Credit: Nigel Howarth / Aviation WeekWelcome to Routes’ look at how the Asia-Pacific aviation market is responding to the COVID-19 coronavirus pandemic, helping you understand the schedule changes and manage the impact so we can navigate through this crisis together. Routes is part of the Aviation Week Network.
Credit: NASAAs airlines and airports around the world respond to the challenges created by the COVID-19 pandemic, Routes looks at the current state of the global aviation market. Routes is part of Aviation Week Network.
Credit: BombardierBombardier’s Canadair regional jet (CRJ) program, but not its production facilities, will become part of a marketing and support unit of Mitsubishi Heavy Industries (MHI) on June 1, eventually backing the Japanese group’s SpaceJet regional jet.
Credit: BoeingThe recent decision by Brazil’s largest domestic airline GOL to cancel orders for 34 Boeing 737 MAX narrowbodies has coincided with a compensation payment from the airframer, bolster GOL’s cash balances to withstand the COVID-19 pandemic.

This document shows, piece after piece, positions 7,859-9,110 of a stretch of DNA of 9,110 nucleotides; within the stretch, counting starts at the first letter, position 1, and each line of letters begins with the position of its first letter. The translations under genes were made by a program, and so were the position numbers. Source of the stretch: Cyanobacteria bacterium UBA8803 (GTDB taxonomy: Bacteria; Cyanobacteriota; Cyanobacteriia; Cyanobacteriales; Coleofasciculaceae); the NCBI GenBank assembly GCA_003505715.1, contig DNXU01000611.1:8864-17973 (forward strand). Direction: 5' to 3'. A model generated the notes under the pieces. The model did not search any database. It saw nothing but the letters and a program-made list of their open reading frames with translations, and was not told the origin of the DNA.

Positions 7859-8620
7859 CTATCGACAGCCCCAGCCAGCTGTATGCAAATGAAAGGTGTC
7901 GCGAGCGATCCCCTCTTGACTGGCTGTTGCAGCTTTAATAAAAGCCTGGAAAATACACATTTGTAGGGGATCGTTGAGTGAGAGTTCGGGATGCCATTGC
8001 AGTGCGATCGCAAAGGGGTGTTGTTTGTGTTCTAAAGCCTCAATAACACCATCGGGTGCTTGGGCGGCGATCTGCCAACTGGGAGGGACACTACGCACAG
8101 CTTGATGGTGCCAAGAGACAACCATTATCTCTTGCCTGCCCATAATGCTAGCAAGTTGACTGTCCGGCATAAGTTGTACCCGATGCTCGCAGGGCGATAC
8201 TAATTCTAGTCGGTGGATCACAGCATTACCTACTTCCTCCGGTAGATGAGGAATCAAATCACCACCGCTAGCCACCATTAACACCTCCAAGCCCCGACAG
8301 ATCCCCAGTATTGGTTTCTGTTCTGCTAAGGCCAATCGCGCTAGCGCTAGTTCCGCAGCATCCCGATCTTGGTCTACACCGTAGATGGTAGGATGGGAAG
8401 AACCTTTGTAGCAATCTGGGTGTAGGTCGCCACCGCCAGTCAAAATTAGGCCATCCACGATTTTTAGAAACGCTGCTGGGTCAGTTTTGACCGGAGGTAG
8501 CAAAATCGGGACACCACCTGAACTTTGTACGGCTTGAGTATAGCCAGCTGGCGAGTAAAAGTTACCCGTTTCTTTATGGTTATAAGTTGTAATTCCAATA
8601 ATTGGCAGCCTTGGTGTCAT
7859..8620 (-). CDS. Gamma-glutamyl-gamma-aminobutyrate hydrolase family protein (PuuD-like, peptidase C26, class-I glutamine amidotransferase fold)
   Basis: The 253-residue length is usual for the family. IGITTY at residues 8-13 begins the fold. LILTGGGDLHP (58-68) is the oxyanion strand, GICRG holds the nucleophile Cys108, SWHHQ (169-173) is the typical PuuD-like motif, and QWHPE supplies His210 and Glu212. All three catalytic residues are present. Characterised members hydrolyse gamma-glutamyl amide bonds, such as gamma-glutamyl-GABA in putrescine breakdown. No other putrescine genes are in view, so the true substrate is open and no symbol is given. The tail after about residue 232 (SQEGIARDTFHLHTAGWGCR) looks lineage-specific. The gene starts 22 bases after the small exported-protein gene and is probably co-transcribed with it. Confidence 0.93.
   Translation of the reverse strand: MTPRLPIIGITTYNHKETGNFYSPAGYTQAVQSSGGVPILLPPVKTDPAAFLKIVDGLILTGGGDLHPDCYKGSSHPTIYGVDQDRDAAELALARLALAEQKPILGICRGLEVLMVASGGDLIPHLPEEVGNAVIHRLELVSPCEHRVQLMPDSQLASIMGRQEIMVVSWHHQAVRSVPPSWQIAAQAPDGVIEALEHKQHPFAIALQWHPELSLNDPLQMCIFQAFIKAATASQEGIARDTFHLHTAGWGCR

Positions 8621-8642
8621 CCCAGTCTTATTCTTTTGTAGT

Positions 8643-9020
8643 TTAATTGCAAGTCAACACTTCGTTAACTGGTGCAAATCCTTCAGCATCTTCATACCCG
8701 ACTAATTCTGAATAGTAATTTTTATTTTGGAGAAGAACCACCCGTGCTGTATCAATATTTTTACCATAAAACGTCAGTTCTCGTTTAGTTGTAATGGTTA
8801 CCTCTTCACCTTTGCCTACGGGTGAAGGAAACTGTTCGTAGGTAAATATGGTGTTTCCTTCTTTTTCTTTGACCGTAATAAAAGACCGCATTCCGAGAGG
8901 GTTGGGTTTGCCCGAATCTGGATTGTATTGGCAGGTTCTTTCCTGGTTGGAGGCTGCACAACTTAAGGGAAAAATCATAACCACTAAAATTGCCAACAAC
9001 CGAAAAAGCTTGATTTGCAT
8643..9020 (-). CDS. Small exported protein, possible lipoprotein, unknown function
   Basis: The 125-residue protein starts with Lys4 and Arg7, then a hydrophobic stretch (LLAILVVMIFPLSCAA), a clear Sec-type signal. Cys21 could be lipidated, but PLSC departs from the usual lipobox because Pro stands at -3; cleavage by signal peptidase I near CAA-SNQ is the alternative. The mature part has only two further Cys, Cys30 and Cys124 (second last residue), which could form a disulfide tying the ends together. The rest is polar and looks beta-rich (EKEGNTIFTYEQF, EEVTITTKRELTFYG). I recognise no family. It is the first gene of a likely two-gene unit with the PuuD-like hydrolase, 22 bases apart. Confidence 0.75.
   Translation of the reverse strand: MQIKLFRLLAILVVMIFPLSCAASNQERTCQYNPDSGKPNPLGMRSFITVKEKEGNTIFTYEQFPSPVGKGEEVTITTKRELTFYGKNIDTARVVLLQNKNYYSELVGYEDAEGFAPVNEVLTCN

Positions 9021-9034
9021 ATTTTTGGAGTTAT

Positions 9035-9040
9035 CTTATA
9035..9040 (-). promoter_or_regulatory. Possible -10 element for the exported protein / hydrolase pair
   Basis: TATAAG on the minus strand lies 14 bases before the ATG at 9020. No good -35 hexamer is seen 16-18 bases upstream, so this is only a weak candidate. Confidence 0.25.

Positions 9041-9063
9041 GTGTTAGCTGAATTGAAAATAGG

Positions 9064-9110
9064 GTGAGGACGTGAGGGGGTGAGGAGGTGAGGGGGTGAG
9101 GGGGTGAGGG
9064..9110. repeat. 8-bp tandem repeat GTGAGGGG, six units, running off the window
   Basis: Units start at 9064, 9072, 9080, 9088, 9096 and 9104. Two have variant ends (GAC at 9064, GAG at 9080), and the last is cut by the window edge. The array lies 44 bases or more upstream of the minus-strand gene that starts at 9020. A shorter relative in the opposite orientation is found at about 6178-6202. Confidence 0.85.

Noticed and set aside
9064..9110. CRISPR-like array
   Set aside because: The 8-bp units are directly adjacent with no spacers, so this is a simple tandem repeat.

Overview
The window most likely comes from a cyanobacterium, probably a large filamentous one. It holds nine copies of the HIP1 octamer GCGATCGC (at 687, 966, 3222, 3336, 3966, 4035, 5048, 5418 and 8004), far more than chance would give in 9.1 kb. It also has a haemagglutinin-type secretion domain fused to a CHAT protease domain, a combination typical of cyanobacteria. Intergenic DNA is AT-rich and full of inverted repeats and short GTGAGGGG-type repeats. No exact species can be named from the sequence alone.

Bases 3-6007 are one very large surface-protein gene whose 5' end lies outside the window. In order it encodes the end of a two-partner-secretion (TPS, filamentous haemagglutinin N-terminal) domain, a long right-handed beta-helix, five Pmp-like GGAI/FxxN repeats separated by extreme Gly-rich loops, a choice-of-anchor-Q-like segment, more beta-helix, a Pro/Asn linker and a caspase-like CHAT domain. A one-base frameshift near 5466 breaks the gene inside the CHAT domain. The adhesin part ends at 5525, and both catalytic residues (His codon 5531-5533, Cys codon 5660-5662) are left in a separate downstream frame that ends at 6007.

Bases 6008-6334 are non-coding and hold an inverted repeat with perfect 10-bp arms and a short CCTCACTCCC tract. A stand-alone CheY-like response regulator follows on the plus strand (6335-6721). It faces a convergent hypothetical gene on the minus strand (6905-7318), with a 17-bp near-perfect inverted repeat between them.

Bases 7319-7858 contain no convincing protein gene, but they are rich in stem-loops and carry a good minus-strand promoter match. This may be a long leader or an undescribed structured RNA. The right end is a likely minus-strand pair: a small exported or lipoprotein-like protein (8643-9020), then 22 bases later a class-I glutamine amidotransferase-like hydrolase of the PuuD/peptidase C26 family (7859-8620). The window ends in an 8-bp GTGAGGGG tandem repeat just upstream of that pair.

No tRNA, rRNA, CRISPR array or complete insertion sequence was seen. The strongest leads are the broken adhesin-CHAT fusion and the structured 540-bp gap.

Credit: Rob FinlaysonInternational Airlines Group (IAG) plans to take delivery of 68 fewer aircraft until 2022 and is considering accelerated retirement of sub-fleets to bring its capacity in line with what it expects will be subdued demand over a long period of time.
Credit: Rolls-RoyceRolls-Royce says it is “actively pursuing” changes to its business to better align with medium-term market conditions as the coronavirus pandemic hits engine production and maintenance volumes.
Credit: Air France-KLM Group / Twitterir France-KLM posted a net loss of €1.8 billion ($1.95 billion) for the first three months of the year, hit by the devastating impact of the COVID-19 coronavirus crisis on its operations.
Credit: Rob FinlaysonSpirit Airlines has no plans to abandon its high-density cabin layout in the aftermath of the COVID-19 pandemic, signaling confidence in the ULCC business model despite concerns over the health risk posed by crowded aircraft.